Well, you've waited all day - actually months - for the results. And now, NBC Bay Area is bringing you nine counties' worth of election information.

We've compiled two lists: The top 10 races, from who will win Nadia Lockyer's Alameda County Supervisor District 2 seat, to whether voters in Santa Clara County will decide to increase the minimum wage to $10 an hour. To see the top race list, click here.

Then, to see the county-by-county election results, which includes everything from an Alameda public land measure to a West Sonoma parcel tax, click here.

For full national and local coverage, click on Decision 2012.



Photo Credit: AP]]>
<![CDATA[Axelrod: There Were a Lot of Tears Flowing]]> Wed, 07 Nov 2012 20:25:18 -0700 http://media.nbcbayarea.com/images/213*120/obama-link-p2.jpg

Between the time Tuesday's presidential race was called and the time Barack Obama took the stage at Chicago's McCormick Place to accept his victory, the president made and received two very important phone calls.

"He spoke with President Clinton. He wanted to call President Clinton after Gov. [Mitt] Romney called because President Clinton was valiant on behalf of this campaign, and, as the president said, [was] our most valuable player," Obama's Chief Campaign Strategist David Axelrod said Wednesday.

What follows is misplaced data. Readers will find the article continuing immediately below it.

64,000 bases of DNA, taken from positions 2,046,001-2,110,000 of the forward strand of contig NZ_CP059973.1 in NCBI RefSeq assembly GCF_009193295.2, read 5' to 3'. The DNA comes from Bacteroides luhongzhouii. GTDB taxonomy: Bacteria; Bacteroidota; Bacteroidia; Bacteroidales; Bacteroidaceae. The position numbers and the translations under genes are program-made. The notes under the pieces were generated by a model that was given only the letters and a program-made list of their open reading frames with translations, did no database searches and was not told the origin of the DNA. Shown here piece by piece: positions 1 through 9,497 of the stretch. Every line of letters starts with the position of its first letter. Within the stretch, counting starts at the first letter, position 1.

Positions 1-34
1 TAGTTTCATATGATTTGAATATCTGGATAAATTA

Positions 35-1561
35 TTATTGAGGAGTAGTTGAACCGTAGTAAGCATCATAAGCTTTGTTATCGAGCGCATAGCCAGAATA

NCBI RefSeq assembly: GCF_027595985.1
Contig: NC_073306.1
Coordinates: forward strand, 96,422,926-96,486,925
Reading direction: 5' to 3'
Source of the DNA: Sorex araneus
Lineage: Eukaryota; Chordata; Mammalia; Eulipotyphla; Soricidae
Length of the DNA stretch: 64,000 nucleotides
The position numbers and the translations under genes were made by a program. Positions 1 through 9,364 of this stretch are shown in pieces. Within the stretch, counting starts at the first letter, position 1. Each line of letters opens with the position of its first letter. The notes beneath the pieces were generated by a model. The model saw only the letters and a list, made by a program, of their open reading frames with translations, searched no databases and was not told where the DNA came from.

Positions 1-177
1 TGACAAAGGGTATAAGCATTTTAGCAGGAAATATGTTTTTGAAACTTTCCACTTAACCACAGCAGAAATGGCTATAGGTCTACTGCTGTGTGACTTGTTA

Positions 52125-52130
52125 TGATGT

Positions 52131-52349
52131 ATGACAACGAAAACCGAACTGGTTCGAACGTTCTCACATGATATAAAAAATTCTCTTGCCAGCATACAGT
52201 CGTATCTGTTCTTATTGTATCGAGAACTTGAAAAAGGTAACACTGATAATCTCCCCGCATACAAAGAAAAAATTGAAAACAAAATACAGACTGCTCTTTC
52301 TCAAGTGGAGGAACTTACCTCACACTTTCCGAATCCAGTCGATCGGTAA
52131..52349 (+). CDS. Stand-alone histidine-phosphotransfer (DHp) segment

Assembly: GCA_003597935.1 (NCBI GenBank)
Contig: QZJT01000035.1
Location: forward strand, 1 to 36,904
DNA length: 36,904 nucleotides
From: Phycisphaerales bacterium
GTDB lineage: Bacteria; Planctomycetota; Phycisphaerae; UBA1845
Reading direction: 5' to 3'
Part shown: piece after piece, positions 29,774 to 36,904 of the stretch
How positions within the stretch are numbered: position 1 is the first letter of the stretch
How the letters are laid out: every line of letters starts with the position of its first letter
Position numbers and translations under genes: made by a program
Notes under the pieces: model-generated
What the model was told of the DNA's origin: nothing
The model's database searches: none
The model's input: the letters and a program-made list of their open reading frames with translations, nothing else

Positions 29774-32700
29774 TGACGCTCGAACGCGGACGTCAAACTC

"He really wanted to share the moment with him," Axelrod added.

For the most part, Axelrod said Election Night was mostly stress-free.

"The tense time is before the votes start getting counted," he recalled. "As soon as the votes start getting counted, you have models. You can see where the votes are coming in from. We knew very quickly that it was going well."

After a night's sleep at his Hyde Park-Kenwood home, an invigorated and newly re-elected President Obama stopped by his 2012 campaign headquarters in the Prudential Building to meet with the hundreds of volunteers who helped in the effort to secure another four years.

"It was a really emotional visit," Axelrod said. "There were a lot of tears flowing up there and a lot of joy."

Some of the staffers stood on desks to get a better glimpse of the president as he spoke to those who, as Axelrod said, "worked their hearts out."